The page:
One player has been an anchor of the Penguins’ blueline and penalty kill this season but, despite his defensive focus, didn’t expect to go his first 58 games in Pittsburgh without registering a goal.
The other was acquired a week before the trade deadline to inject some physicality and offense into the lineup and, although he’d done plenty of the former and had opportunities for the latter, had yet to put up a point in six games since coming to Pittsburgh.
Their circumstances may have been significantly different, but both Zbynek Michalek and James Neal wore ear-to-ear grins and a palpable sense of relief after finally finding the back of the net Tuesday in Pittsburgh’s 3-1 win over the Buffalo Sabres.
“I think both those guys were pretty relieved and had a pretty big smile on their face to get their first,” said head coach Dan Bylsma.
And both goals were big. Neal’s came early in the second period, with the Sabres holding a 1-0 lead. Center Jordan Staal won a faceoff back to defenseman Deryk Engelland, who threw it toward the crease where Neal was waiting with time to spare.
“We work on faceoff plays all the time, so I was just trying to go to the net,” Neal said. “Engo made a quick backhand pass there, and I got lucky and got a good bounce. It was great to get that goal and get the monkey off your back.”
A few minutes later, Michalek showed a flair for the dramatic on his first tally in black and gold, taking a pass from Neal at the point and blasting a slapshot past Buffalo netminder Ryan Miller. That gave the Penguins a 2-1 lead and proved to be the game winner.
“It’s been a while,” said Michalek, whose last goal came in January 2010 against the New Jersey Devils. “I remember the last one was against [Martin] Brodeur, and I’m going to remember this one for the rest of my life, too.”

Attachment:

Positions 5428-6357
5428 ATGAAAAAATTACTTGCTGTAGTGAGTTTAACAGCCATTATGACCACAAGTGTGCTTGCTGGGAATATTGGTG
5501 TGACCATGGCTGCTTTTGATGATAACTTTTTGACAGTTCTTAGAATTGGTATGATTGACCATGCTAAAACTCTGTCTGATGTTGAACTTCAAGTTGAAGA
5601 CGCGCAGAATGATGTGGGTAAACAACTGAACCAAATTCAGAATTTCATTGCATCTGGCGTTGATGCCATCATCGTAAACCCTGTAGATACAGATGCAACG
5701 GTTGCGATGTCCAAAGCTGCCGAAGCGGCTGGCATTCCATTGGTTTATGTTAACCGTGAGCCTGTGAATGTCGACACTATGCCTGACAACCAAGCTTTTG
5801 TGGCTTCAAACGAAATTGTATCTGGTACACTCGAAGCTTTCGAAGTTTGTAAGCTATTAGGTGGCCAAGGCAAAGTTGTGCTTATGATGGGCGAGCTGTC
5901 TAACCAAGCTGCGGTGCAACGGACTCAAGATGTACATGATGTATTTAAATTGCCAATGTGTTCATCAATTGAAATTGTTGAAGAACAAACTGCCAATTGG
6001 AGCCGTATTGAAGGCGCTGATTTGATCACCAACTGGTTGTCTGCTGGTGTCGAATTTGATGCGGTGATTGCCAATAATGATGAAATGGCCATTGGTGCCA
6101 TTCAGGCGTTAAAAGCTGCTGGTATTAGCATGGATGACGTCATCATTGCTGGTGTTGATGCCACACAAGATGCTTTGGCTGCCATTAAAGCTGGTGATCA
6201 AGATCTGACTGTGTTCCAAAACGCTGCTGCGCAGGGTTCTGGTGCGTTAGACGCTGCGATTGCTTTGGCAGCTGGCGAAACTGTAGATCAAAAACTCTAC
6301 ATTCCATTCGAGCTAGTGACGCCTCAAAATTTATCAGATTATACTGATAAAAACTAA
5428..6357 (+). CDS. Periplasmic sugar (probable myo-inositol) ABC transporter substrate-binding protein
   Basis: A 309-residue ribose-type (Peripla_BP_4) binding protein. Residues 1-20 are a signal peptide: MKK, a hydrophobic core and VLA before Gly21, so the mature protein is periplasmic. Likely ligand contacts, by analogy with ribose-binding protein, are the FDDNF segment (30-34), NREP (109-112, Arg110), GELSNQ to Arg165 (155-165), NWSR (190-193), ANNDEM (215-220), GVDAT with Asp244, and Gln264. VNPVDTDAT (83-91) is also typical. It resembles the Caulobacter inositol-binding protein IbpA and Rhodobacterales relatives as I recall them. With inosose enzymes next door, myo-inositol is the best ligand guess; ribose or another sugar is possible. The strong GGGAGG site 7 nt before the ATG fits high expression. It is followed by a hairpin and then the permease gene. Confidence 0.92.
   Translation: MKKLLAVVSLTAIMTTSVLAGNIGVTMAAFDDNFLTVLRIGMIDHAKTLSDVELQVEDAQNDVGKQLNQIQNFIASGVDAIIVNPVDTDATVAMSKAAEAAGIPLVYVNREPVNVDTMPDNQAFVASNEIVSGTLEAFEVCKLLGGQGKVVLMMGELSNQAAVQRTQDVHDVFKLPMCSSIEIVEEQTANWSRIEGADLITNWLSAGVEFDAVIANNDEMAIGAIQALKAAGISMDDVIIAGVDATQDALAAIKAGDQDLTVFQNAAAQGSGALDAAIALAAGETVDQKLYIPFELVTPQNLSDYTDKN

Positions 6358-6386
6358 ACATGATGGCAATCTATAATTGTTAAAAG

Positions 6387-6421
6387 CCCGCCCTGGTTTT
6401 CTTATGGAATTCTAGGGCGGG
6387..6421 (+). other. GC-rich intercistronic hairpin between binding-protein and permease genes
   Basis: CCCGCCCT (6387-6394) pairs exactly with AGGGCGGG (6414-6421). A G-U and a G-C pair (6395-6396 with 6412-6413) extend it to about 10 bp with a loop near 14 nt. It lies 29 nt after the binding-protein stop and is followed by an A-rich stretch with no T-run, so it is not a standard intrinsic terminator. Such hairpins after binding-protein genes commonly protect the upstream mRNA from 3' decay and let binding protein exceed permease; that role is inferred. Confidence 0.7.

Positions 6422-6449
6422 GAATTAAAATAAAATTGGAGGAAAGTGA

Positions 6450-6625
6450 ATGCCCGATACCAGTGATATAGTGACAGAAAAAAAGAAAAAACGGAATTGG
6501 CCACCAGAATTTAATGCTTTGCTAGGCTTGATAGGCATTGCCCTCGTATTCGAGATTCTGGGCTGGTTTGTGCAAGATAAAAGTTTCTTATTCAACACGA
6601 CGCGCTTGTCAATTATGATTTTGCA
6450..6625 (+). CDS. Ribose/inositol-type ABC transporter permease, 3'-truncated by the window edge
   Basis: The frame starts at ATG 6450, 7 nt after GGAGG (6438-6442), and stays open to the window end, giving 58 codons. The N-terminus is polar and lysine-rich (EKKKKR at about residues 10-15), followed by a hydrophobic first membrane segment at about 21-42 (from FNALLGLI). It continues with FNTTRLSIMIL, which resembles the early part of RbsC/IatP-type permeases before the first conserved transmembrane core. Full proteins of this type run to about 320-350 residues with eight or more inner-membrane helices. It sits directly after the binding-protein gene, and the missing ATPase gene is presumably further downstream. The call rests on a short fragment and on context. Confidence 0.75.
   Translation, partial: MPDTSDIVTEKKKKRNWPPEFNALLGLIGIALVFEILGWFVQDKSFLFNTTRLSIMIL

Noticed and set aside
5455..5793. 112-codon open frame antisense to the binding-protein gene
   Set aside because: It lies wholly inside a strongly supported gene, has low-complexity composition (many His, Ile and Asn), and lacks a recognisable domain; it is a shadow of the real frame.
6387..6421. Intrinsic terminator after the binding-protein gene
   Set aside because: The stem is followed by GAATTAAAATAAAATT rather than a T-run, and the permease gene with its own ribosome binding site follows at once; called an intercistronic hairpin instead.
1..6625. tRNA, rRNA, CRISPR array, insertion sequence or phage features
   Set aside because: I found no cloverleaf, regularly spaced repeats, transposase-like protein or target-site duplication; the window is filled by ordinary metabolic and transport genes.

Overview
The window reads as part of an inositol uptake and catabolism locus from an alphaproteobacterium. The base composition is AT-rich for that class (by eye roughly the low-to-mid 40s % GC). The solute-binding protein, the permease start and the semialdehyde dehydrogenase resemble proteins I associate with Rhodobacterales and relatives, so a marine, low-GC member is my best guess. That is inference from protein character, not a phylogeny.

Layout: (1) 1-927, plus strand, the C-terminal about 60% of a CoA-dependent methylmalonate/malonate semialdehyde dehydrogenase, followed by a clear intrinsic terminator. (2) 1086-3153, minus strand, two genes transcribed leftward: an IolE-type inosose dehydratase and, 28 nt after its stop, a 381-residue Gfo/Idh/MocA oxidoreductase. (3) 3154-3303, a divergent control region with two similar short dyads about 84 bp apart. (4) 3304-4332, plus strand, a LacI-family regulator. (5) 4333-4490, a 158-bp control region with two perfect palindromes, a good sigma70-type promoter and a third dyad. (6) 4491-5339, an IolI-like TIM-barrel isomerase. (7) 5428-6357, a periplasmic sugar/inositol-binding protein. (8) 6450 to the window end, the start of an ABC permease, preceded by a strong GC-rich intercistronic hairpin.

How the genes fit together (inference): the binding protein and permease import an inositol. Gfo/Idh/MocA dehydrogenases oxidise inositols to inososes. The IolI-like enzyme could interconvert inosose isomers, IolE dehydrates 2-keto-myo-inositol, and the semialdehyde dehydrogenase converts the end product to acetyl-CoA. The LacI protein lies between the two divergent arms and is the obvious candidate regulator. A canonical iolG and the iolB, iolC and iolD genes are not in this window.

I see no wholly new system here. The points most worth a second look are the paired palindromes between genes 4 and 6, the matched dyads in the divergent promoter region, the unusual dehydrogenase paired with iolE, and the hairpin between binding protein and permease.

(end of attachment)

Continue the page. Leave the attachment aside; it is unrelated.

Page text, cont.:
“Z’s [goal] probably brought more smiles, to see him get a shot that finds its way through, and there wasn’t a lot of room there,” Bylsma said. “He’s been a big part of our team and has been playing great defensively for us, [and on the] PK.”
Both players also registered an assist on the night – Neal on Michalek’s goal and Michalek on forward Mark Letestu’s insurance tally with seven minutes remaining. That two-goal lead was a rare luxury for the Penguins, who have gone to overtime or the shootout five times in their past six contests.
“We wanted to close the game in 60 minutes this time,” Michalek said. “We would have been happy to win with the lead we had going into the third; we were up 2-1, and we said, just keep it simple, play good defensively and don’t give up anything. I think we did a really good job.
“Every game lately seems to be a one-goal game, so it was nice to get that lead at the end and not stress again about getting scored on in the last minute.”
Whether they’re racking up points one or two at a time, the Penguins have been consistent enough to remain in the thick of the Eastern Conference standings. Currently in fourth place, they’re just two behind the Philadelphia Flyers for the Atlantic Division – and conference – lead.
That’s pretty impressive, if not downright remarkable, for a team that’s endured a freakish run of injuries since the start of the year. Even better, although they’re still without several of their biggest names – forward Evgeni Malkin is gone for the season, defenseman Brooks Orpik should be back by the playoffs and there’s still no word on whether captain Sidney Crosby will be able to return from his concussion this year – the Penguins are finally, for the most part, getting healthy.
“We’re playing well against teams that are hot or really good hockey teams,” Bylsma said. “And for us to be able to go out and play our game, put teams back on their heels and play really well defensively speaks volumes as to where our team’s at.
“We think we can win any given night, given the way we’re playing. And just to get wins in these situations, especially at this time of year and where we’re at, we’ve done it the right way – battling, playing as a group, playing together. It’s good to see us stack up some wins here.”
Getting contributions from some different players on the scoresheet can only help that cause.
“I think when you press, you start doing a little too much and that’s when you get away from things,” Neal said. “You know it’s going to come as long as you’re getting chances and doing the right thing. I felt good [tonight], and every game I’ve just been feeling more and more comfortable.”